In the mid-seventies I joined my local corps of Sea Cadets. It was a tough and happy three years. Times weren't always great as a cadet, but better than they might have been without the discipline, camaraderie and discipline. Oh, and the discipline was cool.
Here then, are the the top reasons I'm glad I was a cadet.
1. The discipline. Leadership roles rotated between those officially in charge and those occasionally in charge, and those who took charge because the situation called for it. You didn't have to like it, but sometimes your life depended on following orders whether you liked the authority figure or not.
2. Sometimes your life depended on following orders, literally. I can count more than a few times, each involving water, where we found ourselves in situations that could have ended badly or worse. Every time there was one person in charge, the rest us followed orders, and each time we all came out together, even once when we were tossed overboard into the Pacific, all but one cadet struggled back into the boat and he was too exhausted to climb over the gunwales. We fought to drag him in and then as he went under the waves for the third time we found the strength. The boy beside me said, and I quote, "no one is going to 'f-ing' die today." The rescued cadet laid inside the boat spitting out sea water and he cried. In that moment he went from being an older cadet we all feared and disliked to being a human being who nearly died that day. I was sixteen. I never told my parents.
Oh yeah, I've since figured out that if we had been wearing life jackets we might not have come so close to calling some dude's mom with bad news.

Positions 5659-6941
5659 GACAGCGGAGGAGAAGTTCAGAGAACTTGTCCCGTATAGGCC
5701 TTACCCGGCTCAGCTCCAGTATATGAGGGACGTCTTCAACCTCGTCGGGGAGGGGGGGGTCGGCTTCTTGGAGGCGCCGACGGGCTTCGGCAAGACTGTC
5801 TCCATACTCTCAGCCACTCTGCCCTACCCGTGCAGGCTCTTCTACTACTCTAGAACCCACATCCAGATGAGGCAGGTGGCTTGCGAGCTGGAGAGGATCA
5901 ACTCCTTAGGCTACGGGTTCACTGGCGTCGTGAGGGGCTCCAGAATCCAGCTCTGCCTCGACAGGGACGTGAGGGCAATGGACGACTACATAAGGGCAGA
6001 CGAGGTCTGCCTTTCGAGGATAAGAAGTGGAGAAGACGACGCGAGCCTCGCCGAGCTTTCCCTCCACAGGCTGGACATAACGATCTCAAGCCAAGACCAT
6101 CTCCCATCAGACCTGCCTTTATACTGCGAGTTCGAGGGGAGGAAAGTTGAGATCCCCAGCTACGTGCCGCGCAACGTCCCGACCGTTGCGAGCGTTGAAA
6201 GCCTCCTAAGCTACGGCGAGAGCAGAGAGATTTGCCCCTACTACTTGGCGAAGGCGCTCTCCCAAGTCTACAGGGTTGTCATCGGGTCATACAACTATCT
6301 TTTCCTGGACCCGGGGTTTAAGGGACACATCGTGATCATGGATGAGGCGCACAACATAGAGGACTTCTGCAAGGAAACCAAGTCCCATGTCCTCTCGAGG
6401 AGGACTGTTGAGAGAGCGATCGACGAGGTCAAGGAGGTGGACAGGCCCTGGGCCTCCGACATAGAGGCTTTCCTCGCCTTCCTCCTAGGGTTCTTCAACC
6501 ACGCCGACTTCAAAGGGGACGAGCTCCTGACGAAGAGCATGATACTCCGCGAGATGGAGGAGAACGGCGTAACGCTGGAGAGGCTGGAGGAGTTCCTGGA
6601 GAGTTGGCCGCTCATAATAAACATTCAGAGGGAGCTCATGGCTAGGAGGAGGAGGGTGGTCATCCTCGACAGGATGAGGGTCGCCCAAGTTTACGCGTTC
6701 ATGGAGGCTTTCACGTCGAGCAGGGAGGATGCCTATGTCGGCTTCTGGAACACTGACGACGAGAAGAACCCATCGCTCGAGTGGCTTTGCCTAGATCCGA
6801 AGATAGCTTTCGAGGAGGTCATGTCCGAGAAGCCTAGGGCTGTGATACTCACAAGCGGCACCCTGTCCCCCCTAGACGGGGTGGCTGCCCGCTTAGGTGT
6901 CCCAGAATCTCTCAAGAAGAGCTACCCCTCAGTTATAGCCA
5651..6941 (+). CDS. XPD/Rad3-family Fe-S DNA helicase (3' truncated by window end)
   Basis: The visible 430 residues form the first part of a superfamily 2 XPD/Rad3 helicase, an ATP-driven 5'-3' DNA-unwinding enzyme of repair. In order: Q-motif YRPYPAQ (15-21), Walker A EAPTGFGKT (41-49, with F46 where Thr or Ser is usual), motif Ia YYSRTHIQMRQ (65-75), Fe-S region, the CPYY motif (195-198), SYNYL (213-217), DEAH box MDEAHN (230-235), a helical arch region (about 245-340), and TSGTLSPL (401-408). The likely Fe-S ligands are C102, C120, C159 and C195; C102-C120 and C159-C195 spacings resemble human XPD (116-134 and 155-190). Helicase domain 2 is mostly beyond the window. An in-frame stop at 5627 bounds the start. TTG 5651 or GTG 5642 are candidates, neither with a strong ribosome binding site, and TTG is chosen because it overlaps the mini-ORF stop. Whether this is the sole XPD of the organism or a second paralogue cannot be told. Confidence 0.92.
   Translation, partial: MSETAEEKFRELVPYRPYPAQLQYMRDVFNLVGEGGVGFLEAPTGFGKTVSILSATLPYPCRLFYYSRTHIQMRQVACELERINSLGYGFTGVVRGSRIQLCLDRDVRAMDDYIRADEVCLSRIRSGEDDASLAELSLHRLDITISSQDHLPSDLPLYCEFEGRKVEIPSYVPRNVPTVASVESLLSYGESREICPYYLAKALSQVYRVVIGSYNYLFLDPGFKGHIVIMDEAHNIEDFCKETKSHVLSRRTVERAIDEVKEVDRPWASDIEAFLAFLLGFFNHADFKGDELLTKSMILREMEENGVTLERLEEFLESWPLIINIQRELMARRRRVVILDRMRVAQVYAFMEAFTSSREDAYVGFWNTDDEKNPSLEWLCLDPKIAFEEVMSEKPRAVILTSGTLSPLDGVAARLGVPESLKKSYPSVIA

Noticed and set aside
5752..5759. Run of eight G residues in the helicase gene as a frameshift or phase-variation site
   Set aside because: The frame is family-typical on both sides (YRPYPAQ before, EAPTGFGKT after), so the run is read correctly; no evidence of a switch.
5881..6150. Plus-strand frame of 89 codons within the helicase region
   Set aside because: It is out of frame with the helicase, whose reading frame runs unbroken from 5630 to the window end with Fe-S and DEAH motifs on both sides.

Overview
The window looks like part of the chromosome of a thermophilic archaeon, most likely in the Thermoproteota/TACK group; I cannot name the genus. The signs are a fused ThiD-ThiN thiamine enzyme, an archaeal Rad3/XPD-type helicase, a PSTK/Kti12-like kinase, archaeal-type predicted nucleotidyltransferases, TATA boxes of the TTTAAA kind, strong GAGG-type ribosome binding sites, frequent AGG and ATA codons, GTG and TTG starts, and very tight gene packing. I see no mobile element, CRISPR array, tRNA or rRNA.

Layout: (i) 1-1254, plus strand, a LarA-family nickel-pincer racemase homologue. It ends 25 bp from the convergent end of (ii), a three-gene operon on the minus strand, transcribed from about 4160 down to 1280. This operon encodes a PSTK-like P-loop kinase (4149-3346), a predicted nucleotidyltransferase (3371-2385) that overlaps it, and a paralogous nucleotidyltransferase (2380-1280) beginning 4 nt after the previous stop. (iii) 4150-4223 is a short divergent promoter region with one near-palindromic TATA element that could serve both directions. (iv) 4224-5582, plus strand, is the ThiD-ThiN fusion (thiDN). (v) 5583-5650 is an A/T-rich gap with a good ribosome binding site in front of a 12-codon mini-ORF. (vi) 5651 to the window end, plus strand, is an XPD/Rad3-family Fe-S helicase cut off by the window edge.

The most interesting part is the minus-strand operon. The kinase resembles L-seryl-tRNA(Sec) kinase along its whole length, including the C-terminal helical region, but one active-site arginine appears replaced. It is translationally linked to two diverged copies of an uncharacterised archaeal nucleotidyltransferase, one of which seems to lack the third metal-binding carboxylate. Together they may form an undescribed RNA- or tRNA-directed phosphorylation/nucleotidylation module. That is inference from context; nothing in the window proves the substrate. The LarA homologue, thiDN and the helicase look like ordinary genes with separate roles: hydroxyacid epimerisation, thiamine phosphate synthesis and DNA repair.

3. I was sixteen. I'm not saying we didn't get into trouble, but we didn't have time to get into some of the trouble some of my school friends found. Band on Tuesdays and Saturdays, on Thursday nights the whole Corps assembled, and every other day and night were taken with cadet projects and activities. I couldn't find time to cut the grass at home on weekends, which lead to some terrific arguments with my dad, and he was right. "Cadets" was not more important than family.
4. I was in great shape. Marching, obstacle courses, calisthenics... We were all in great shape, even the "fat" guys, who in today's high schools would be considered just a bit heavy.
5. I learned to crap overboard. You don't just stop a sailboat. One guy hangs on to your shirt as you hang your butt overboard. No room for the shyness here. When you have to take a leak it's a lot the same, except someone holds on to your belt so you don't fall overboard. I'm sure there's a life lesson here, but I'm not sure what it is.
6. I learned to play three instruments, and though I can't really play any of them today, the lessons and memories of being part of a 120 piece marching band and summers in British Columbia have served me well.
Next time: Why I'm Glad I was in a Military Marching Band
Corps: A Corps (pronounced /ˈkɔər/ "core"; plural /ˈkɔərz/ spelled the same as singular; from French, from the Latin corpus "body") is either a largeformation, or an administrative grouping of troops within an armed force with a common function
Gunwale: The gunwale (pronounced /ˈɡʌnəl/ "gunnel" to rhyme with "tunnel") is a nautical term describing the top edge of the side of a boat.